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[421] only seven antecedent months, abolitionists were in peril of their lives!—In ability, interest, and solemnity it took precedence of all the great religious celebrations which took place at the same time. During the same month, a New England Anti-Slavery Convention was held in Boston, and so judicious were its measures, so eloquent its appeals, so unequivocal its resolutions, that it at once gave shape and character to the antislavery cause in this section of the Union. In the midst of all these mighty movements, I have wooed “a fair ladye,” and won her—have thrown aside celibacy, and jumped, body and soul, into matrimony—have sunk the character of bachelor in that of husband—have settled down into domestic quietude, and repudiated all my roving desires—and have found that which I have long been yearning to find, a home, a wife, and a beautiful retreat from a turbulent city.

Here, then, conveniently remote and protectingly obscure from the great capital of our State, I am located in a cottage which I have long since ventured to designate by Freedom's appellation; for within its walls I have written much in defence of human liberty, and hope to write more. If my health should be mercifully preserved, and no unforeseen obstacles prevent, I hope to make the ensuing winter memorable for the aid I shall give to the anti-slavery cause; so that it shall be seen that matrimony, instead of hindering, rather advances my labors.

What, indeed, strikes the reader of the fourth volume of the Liberator, from the very beginning, is the frequency, fulness and animation of the editorial articles. It is not merely the Colonization Society's deficit of $46,000, nor1 the ardor of renewed conflict with the old ‘humbug’; nor the abortive movements looking towards gradual2 emancipation in Tennessee, Kentucky, and Maryland; nor the equally abortive attempt of the last-named State3 to effect forcible colonization, which led to an exposure from Mr. Garrison's pen4 scarcely less elaborate than the Thoughts; nor the suppression of free debate in Lane5 Theological Seminary and the withdrawal of the students; nor the accession of James Gillespie Birney to the 6 anticolonization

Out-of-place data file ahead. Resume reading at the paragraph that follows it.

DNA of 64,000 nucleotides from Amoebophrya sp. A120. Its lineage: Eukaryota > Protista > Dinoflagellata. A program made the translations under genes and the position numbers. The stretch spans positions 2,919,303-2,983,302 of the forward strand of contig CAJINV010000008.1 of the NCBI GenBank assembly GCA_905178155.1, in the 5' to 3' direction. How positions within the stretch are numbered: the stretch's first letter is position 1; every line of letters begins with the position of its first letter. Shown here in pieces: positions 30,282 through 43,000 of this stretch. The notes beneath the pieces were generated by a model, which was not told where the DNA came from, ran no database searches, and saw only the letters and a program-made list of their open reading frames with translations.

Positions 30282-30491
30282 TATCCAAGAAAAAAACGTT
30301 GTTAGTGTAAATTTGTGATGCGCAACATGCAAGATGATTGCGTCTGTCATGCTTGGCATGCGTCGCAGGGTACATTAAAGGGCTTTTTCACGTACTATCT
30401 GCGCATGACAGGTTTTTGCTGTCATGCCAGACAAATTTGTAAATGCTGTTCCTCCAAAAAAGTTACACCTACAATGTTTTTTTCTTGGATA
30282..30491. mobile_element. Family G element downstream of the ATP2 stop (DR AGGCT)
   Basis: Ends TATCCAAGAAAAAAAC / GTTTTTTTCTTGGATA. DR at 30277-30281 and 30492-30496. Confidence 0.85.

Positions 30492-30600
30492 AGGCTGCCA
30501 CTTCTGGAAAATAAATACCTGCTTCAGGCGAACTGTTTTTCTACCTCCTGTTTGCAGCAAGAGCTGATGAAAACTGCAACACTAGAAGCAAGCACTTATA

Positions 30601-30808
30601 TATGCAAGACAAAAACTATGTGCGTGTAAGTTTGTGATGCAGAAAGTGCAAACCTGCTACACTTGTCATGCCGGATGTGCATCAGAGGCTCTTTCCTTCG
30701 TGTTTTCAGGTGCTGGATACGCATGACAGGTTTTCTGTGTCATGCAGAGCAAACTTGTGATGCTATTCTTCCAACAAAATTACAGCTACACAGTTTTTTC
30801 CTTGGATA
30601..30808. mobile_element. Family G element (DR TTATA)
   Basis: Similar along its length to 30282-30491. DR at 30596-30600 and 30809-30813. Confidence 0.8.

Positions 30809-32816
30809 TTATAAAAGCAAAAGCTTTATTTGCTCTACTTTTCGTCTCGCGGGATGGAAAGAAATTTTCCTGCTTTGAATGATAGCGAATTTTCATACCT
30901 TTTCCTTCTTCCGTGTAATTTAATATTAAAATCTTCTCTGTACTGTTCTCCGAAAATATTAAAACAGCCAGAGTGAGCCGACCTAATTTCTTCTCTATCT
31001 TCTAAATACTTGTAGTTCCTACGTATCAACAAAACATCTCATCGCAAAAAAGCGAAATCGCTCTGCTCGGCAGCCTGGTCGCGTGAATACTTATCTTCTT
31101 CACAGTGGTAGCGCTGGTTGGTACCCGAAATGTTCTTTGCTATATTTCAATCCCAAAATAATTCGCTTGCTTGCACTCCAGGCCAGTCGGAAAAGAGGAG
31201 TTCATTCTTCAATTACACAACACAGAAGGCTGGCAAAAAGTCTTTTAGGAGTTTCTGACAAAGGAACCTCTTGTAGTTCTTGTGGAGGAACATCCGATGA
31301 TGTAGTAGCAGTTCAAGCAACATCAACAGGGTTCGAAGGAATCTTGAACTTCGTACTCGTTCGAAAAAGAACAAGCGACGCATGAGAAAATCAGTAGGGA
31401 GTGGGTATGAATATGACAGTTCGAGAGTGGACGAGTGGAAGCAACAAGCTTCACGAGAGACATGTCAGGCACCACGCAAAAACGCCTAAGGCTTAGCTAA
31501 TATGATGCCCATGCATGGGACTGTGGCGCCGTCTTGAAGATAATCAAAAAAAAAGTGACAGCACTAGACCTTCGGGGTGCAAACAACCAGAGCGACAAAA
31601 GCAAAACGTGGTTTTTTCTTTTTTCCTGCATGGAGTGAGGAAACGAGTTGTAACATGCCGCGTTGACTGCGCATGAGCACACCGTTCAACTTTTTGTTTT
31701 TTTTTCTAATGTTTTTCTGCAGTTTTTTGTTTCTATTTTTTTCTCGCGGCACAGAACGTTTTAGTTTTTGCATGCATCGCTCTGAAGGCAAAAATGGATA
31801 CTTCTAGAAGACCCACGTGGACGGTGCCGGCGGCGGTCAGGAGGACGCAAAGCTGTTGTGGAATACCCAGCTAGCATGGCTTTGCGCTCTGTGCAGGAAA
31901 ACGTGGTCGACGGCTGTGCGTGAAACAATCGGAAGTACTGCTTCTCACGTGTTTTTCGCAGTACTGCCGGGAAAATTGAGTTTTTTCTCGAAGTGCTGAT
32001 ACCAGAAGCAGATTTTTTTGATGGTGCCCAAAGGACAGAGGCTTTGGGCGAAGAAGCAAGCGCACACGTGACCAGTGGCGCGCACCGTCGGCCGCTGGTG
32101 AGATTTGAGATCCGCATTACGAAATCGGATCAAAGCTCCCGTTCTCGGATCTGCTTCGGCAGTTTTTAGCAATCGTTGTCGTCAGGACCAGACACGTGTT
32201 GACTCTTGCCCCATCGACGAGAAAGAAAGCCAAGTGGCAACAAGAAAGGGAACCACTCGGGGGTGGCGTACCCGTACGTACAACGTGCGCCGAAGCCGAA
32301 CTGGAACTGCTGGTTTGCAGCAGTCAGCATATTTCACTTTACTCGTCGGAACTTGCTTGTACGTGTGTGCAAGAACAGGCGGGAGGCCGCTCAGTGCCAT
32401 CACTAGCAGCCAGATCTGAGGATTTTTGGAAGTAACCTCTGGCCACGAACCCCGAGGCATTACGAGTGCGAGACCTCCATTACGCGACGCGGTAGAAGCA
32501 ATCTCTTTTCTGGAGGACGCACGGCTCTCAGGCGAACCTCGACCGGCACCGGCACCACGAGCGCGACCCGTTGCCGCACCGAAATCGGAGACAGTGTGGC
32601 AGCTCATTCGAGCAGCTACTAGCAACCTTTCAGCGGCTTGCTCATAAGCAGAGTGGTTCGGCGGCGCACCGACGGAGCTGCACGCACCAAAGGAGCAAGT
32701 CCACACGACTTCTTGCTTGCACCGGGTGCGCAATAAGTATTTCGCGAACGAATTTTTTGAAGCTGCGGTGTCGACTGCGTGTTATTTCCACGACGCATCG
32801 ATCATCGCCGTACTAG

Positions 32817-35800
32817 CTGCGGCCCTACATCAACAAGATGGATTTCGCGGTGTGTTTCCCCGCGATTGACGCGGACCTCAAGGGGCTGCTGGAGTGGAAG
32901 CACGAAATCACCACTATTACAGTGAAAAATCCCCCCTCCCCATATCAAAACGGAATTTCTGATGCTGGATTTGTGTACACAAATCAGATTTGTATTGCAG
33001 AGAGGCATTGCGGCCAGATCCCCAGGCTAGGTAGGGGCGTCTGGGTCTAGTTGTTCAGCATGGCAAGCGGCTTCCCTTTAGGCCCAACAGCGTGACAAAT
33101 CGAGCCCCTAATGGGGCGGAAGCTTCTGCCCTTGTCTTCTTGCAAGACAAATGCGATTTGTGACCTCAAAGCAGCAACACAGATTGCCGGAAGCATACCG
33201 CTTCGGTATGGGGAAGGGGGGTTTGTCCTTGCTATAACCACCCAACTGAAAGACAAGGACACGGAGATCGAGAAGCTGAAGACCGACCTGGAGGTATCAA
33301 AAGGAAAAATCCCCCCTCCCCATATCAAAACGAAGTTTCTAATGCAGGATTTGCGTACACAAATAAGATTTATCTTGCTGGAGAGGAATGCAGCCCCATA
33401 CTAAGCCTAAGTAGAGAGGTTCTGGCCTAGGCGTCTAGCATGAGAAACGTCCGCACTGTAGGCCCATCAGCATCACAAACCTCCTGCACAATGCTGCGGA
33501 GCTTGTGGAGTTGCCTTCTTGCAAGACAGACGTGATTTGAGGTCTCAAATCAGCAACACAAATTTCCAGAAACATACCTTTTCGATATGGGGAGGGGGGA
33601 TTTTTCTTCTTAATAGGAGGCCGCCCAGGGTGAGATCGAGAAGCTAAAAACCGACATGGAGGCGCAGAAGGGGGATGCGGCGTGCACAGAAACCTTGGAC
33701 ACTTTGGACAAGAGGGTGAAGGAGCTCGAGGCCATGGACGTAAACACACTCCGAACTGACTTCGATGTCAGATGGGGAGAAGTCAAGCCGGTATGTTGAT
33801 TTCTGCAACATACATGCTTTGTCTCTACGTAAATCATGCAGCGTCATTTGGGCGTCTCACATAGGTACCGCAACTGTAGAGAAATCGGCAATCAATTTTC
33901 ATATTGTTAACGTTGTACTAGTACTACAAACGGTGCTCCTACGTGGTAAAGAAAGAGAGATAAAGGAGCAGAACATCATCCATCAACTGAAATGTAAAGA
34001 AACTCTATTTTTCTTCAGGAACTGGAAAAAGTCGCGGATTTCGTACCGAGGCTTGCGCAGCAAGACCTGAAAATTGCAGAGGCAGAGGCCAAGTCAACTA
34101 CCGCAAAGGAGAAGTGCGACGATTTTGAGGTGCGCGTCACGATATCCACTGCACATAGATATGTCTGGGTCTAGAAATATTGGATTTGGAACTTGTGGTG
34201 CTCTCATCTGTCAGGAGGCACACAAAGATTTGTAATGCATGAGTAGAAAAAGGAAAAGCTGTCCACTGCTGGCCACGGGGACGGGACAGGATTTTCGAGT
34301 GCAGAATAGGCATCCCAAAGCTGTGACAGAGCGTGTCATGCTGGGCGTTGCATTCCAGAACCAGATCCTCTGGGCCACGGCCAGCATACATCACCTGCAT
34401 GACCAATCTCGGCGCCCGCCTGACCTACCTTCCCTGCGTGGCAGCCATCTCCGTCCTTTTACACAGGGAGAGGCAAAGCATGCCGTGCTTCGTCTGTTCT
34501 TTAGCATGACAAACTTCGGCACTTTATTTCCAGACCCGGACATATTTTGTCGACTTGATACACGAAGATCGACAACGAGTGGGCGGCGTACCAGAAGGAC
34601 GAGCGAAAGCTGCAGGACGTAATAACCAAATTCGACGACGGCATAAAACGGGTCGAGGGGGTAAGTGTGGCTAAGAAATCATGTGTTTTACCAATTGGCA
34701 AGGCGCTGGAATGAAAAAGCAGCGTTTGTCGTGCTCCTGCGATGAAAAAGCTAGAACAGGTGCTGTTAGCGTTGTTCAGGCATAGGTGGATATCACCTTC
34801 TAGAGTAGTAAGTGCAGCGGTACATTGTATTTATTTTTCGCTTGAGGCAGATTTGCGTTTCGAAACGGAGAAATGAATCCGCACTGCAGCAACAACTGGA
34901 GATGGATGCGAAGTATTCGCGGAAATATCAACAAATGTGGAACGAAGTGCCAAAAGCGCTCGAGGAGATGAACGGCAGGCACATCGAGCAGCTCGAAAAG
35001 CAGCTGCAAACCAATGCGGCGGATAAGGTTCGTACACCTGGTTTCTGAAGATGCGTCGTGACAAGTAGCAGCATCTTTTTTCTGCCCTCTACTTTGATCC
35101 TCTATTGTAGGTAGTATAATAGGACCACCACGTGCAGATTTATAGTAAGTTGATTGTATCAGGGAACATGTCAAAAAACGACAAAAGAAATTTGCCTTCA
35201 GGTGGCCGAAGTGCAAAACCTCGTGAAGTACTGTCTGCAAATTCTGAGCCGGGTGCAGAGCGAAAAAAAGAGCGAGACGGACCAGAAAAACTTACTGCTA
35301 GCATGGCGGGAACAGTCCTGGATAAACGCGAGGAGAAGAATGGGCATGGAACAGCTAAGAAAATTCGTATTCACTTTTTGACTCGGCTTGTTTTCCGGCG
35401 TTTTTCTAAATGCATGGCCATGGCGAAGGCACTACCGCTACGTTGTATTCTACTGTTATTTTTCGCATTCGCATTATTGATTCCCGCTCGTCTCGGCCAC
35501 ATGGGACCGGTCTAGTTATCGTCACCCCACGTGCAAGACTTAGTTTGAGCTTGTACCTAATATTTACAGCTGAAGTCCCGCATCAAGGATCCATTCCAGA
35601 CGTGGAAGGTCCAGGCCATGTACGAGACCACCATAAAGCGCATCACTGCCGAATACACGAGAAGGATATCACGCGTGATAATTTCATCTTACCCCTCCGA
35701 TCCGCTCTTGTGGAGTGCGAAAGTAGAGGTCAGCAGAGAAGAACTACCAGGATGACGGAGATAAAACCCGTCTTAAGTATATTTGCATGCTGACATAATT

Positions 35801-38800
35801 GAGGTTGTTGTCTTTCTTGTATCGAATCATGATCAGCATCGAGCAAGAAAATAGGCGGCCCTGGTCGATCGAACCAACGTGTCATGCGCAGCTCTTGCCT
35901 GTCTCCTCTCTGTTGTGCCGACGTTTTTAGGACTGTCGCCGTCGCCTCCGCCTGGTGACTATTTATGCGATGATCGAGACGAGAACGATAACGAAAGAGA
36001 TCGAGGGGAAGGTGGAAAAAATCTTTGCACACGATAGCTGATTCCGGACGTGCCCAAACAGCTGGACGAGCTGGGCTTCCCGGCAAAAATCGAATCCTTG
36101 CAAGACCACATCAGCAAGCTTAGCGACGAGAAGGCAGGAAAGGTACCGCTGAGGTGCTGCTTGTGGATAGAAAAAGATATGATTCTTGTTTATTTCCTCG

1 Lib. 4.19, 22, 27, 106.

2 Lib. 4.5, 14, 178, 23.

3 Lib. 4.125, 133, 137.

4 Afterwards published by Garrison & Knapp in pamphlet form: “The Maryland scheme of expatriation examined.” Boston, 1834.

5 Lib. 4.50, 53, 57, 158, 170, 174, 178; 5.10.

6 Lib. 4.129, 131, 157, 158.

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